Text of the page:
The human body process foods with the help of fiber. The benefit of fibers are being recognized widely, and people are being suggested to increase the content of fibre in their food. An average of around 25 to 30g is required by our body per day. The body requires two types of fibers, soluble and insoluble. The soluble ones absorb water during digestion, contribute to stool bulk, and are believed to reduce cholesterol levels. Fruits, vegetables, legumes, oats, and barley are good sources of soluble fibers.
The insoluble ones are required for good movement of food through the intestines. These are also found in fruits, vegetables, and whole grains like wheat, rice, barley, oats, etc. It sure takes some planning to ensure your food is fibrous, but the benefits are worth it.
Follow some of the following simple steps and you will see them for yourself:
On a lighter note, make sure each meal of yours is as colorful as possible. Include considerate amount of carrots, radish, greens, legumes, tomatoes, cabbage, and any other vegetable that you like in each meal which will ensure that you get all the fiber and nutrients that you want in a meal. Baked, boiled, raw opt for any form that you like.
It is always better to prefer a raw fruit as compared to having its juice because the fiber content gets reduced when you convert a fruit to a juice. Try not to discard the peel, unless it is not edible at all, pineapple or jackfruit for example. Fruits, and vegetables together forms the most natural and best source of fiber. About 5 servings of fruits and vegetables on daily basis will get you all the fiber you need each day that is 25 to 30 g per day. Berries, pears, prunes, figs, apples, oranges, apples, pears, mangoes, pineapples – take your pick.
Whether you are picking up bread, noodles, cookies, or a packet of pasta, make sure they are made of whole grains and not refined flour. Include one cereal in your breakfast. Oats, barley, wheat germ powder, flax seeds can all be good sources of fiber. Replace white rice with brown rice to induce more fiber.
Incorporate fiber rich legumes in your daily meal, such as beans, lentils, peas or puree them for interesting dips. Adding legumes assist you with the appropriate amount of fiber intake for your body along with regular and smooth bowel movements.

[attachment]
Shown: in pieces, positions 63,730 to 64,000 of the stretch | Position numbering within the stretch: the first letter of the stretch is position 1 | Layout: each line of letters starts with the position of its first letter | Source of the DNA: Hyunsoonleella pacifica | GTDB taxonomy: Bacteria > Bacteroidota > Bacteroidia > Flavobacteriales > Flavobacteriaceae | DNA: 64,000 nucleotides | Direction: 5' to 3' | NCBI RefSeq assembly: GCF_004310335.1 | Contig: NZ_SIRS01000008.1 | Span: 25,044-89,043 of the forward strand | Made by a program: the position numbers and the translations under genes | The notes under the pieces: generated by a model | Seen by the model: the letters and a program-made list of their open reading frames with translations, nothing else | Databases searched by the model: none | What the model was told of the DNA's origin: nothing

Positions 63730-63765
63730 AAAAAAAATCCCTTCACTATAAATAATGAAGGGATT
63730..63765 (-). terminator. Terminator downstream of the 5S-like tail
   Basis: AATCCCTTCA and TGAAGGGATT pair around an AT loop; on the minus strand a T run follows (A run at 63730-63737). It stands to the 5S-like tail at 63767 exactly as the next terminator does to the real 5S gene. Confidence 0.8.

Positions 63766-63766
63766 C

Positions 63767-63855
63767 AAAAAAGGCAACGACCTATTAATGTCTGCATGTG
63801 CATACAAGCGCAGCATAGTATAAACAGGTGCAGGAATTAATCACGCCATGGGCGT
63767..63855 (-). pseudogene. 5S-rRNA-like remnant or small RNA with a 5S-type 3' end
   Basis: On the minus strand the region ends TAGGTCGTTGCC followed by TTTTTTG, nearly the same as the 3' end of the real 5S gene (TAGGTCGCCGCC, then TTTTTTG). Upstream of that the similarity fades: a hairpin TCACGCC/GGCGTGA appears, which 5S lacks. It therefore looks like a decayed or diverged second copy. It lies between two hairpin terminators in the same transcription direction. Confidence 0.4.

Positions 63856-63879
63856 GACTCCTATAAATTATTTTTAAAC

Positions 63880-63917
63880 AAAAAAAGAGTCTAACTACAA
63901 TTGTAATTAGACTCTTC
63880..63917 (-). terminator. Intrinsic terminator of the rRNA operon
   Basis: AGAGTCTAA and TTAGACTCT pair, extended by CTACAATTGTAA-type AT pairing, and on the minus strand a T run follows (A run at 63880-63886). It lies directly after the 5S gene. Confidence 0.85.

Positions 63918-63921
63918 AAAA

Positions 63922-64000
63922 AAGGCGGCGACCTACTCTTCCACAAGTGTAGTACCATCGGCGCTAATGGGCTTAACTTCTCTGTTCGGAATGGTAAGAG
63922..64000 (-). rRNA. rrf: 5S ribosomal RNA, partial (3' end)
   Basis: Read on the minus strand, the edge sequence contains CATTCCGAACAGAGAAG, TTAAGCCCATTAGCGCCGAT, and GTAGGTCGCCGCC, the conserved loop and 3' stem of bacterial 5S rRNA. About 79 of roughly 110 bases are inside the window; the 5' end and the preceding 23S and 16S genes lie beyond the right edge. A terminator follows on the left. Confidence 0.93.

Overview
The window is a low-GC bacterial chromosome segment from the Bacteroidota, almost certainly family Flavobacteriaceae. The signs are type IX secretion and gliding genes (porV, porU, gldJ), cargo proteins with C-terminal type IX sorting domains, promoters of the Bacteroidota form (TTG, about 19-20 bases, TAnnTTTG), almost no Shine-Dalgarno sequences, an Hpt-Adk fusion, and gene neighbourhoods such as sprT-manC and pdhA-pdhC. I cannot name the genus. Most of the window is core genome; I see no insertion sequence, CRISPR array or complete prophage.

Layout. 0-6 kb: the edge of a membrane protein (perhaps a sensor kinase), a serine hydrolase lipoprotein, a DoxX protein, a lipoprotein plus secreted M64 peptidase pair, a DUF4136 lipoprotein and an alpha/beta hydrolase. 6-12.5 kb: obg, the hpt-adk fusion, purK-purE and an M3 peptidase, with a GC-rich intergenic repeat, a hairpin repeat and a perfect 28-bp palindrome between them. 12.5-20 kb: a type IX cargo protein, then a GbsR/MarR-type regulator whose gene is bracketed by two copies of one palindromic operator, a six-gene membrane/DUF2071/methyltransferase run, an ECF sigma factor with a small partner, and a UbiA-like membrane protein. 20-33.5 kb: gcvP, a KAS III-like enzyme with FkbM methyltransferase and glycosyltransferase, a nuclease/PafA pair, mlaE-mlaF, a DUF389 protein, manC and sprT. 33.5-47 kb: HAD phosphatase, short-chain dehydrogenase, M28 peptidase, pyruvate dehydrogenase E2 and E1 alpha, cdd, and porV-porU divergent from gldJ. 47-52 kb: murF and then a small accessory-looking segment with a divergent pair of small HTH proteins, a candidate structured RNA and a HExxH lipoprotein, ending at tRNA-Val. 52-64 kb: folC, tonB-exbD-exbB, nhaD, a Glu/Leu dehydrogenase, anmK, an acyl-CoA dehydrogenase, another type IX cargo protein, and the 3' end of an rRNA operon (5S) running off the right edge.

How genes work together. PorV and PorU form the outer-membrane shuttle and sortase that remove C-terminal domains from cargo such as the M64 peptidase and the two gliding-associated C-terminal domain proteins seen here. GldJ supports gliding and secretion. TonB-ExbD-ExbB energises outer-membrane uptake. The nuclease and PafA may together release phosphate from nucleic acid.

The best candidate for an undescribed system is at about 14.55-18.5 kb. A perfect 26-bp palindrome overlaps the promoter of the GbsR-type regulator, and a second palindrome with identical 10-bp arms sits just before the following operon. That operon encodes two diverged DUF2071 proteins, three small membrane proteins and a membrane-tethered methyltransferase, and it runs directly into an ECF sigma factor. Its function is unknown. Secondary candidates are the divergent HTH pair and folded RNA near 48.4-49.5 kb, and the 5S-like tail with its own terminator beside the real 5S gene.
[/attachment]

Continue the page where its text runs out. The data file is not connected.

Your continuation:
Though not a direct contributor to fiber, increasing the water intake makes the fiber from the aforementioned foods more effective. It promotes better and higher food passage through the intestines and contributes to better stool. It also reduces the bloated feeling that you get with increased fiber.
Step by step, incorporate these small changes to your diet and you will see the benefits almost immediately. Try including more fibrous foods to also prolong your hunger pangs, breakfast being the best way to start.
You should bid goodbye to the unhealthy snacks and inculcate nuts and seeds as a part of your snacks. They provide protein, fat and fiber. An ounce of almonds has three grams of fiber. They’re also high in unsaturated fats, magnesium and vitamin E (14). Other than this, they’re shelf-stable and nutrient-dense, making them ideal snacks to have on hand. You can also use them in recipes to add extra nutrition and fiber to your meals.
Read Labels to Choose Foods with Lots of Fiber
There is no gainsaying that whole plant foods are the ideal way to get fiber. However, if you are going to eat processed foods, you may as well choose products that are rich in fiber. For instance, some foods — including yogurt, granola bars, cereals and soups have functional fibers added to them. These are extracted from natural sources and then added to foods as a supplement. In order to ensure that you choose products rich in fibre, you must see the common names on food labels such as inulin and Polydextrose. Also, read the nutrition label to see how many grams of fiber are in a serving. Over 2.5 grams per serving is considered a good source, and 5 grams or more is excellent.